Folk Session Etiquette

Posted on August 13 2019

Here are some guidelines for you, based on many years playing in pubs.  Hopefully nothing too contentious in there, but feel free to comment if you think appropriate.

  • Listen
    When you encounter a new session it's probably best to just sit back for a bit and listen.  Playing in sessions is rather like the art of conversation, listening is far more important than talking / playing - however much you like the sound of your own voice / instrument.

  • Be sensitive to volume
    If your instrument is loud e.g. pipes / bodhran be sensitive, and if possible don't sit next to someone with a very quiet instrument e.g. mandolin.

  • Sheet Music
    Generally this is a no no.  It's ok to have a little crib sheet and subtly sneak a peek at it to remind yourself of some tunes, but it's not a good look to get our your music stand and open up a book of tunes.  They do this in some sessions, but it's mostly frowned upon.

  • Keep the speed sensible
    OK so sometimes sessions - particularly Irish ones - can get quite fast.  But the reputation for Irish sessions to be all diddly-diddly-soundy-samey is not what we're aiming for here!  Try to keep the speed constant, so if someone starts a tune slowly and you how to play it, respect the speed they started at and keep it steady - just because you can play it fast doesn't mean they can.

  • Don't record the session without asking first
    It's rude to just plonk your phone on the table and start recording everything they play, especially if you're new to the session.  Some people find it difficult playing when they're being recorded, others just don't like the invasion of their privacy.  If you want to know the name of a tune then ask, and look it up when you get home.

  • Don't try to learn a tune while it's being played by others
    Sessions aren't for learning new tunes, remember you're playing for the audience not yourself.  The time for learning new tunes is at home.  If you're "almost there" with a tune i.e. you kind of know it, but not confidently, then by all means you can try to join in but do it QUIETLY!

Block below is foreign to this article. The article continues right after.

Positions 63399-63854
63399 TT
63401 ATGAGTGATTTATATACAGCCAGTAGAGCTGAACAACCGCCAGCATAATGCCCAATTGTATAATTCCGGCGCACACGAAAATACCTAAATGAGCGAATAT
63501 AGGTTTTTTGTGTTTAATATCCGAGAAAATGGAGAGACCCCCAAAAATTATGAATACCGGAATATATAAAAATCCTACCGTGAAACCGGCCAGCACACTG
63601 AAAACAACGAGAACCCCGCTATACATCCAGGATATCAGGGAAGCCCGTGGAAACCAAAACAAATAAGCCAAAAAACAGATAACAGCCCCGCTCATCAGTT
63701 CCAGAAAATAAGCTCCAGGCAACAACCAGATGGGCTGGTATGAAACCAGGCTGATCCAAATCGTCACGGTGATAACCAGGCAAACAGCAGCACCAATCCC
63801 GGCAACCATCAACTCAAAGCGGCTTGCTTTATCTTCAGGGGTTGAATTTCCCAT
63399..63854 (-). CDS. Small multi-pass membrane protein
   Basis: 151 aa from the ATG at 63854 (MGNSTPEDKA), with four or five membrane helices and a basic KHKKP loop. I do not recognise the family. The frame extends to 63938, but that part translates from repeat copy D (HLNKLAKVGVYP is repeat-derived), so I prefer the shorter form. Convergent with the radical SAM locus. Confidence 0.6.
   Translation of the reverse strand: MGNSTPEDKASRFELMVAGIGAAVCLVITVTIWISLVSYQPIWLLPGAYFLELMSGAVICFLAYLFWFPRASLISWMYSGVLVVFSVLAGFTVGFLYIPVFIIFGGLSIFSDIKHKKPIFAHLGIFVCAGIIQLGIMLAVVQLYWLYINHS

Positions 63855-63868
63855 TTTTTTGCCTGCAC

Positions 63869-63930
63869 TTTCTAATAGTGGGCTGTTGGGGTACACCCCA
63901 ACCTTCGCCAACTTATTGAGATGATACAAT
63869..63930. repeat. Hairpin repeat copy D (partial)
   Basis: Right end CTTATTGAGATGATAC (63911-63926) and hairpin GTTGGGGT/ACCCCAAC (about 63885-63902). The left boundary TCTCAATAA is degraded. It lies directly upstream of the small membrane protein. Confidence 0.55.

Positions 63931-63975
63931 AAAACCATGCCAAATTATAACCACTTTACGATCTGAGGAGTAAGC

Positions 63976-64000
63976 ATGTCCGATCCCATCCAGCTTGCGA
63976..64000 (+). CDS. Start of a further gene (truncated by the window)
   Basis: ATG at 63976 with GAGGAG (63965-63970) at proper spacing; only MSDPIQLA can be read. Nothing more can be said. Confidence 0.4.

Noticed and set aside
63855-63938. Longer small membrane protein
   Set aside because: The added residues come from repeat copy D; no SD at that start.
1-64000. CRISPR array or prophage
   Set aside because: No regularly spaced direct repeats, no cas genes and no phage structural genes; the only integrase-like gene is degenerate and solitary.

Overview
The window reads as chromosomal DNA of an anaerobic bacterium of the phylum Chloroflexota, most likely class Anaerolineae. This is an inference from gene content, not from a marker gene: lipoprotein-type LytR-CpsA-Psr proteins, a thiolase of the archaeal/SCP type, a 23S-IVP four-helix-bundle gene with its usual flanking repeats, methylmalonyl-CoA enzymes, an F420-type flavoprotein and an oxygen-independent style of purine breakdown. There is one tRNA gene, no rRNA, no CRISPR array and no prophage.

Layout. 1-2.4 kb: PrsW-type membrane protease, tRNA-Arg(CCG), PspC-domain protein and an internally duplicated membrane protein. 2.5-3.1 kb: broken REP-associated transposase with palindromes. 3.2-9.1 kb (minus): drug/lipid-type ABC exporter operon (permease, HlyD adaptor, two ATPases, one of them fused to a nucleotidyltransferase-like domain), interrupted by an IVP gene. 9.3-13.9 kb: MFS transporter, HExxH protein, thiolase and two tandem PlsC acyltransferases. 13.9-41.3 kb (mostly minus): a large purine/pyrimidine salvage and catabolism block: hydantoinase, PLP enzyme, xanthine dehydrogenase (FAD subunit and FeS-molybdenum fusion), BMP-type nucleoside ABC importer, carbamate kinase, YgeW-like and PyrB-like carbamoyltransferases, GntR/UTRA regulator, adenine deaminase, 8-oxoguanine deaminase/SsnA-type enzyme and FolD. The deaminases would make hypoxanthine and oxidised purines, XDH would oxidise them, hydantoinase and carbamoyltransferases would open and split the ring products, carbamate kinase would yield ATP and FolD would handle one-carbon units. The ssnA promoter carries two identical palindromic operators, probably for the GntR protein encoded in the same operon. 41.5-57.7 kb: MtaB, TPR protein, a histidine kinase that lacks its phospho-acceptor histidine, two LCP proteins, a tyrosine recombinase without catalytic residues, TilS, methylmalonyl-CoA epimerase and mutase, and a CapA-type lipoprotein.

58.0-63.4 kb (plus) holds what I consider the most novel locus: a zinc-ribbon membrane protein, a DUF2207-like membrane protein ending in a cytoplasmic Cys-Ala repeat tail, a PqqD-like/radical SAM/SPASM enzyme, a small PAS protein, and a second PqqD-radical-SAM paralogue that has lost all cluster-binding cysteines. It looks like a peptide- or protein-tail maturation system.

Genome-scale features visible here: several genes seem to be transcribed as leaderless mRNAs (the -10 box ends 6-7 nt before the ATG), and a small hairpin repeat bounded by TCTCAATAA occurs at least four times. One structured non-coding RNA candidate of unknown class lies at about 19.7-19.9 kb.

• Give a "nod" or "leg wave" when changing tunes
    If you can, it's helpful to the other musicians if you can somehow communicate when you're about to move onto the next tune in the set.
    It's quite common for musicians to be unable to talk whilst playing so a nod or quick "hup" will suffice.  They'll be expecting you to change after playing a tune twice or three times anyway.

  • Don’t start two sets in a row
    This one doesn't always apply, and can be a bit contentious, but generally even if there are lengthy pauses between sets (there often are), if you've just started a set, give someone else a chance.  There's nothing worse than a player who keeps on starting sets and doesn't give others a chance.  Some people might be shy, or trying to think of a tune to play.

  • Don't randomly "tootle" in between sets
    If there's a pause between sets, don't just tinker away on your guitar (they're the worst culprits!), it's really distracting if people are trying to think of the next tune to play.

  • You don't have to play ALL the time!
    Remember what I said above about listening?  Think of it like a football / rugby / [insert other sport here] match.  They don't all run after the ball at once!  If someone is playing a beautiful tune, why not just try putting your instrument down and listening to them?  My old teacher used to say his accordion was "in record mode"!

  • It's meant to be a social thing
    If you have a party piece, it's generally best (certainly if you're new to a particular session) to leave your party pieces and show-off tunes at home.  Nobody likes a show off, so where possible stick to tunes that other people are likely to know, then they can join in and have fun too.  It's not all about you.

  • Manners!
    Manners, manners, manners.  Generally it's ALL about manners.  Be polite.  Think about others and how they might perceive what you're doing.  Is what you're playing benefiting the other players / the audience?  Are you playing in the same key as the other backing instruments (that one's for guitar players!!)  Are you playing in the same time as the others (aimed at bodhran players!).

Lastly, sessions should just be fun and friendly so get out there and have fun.

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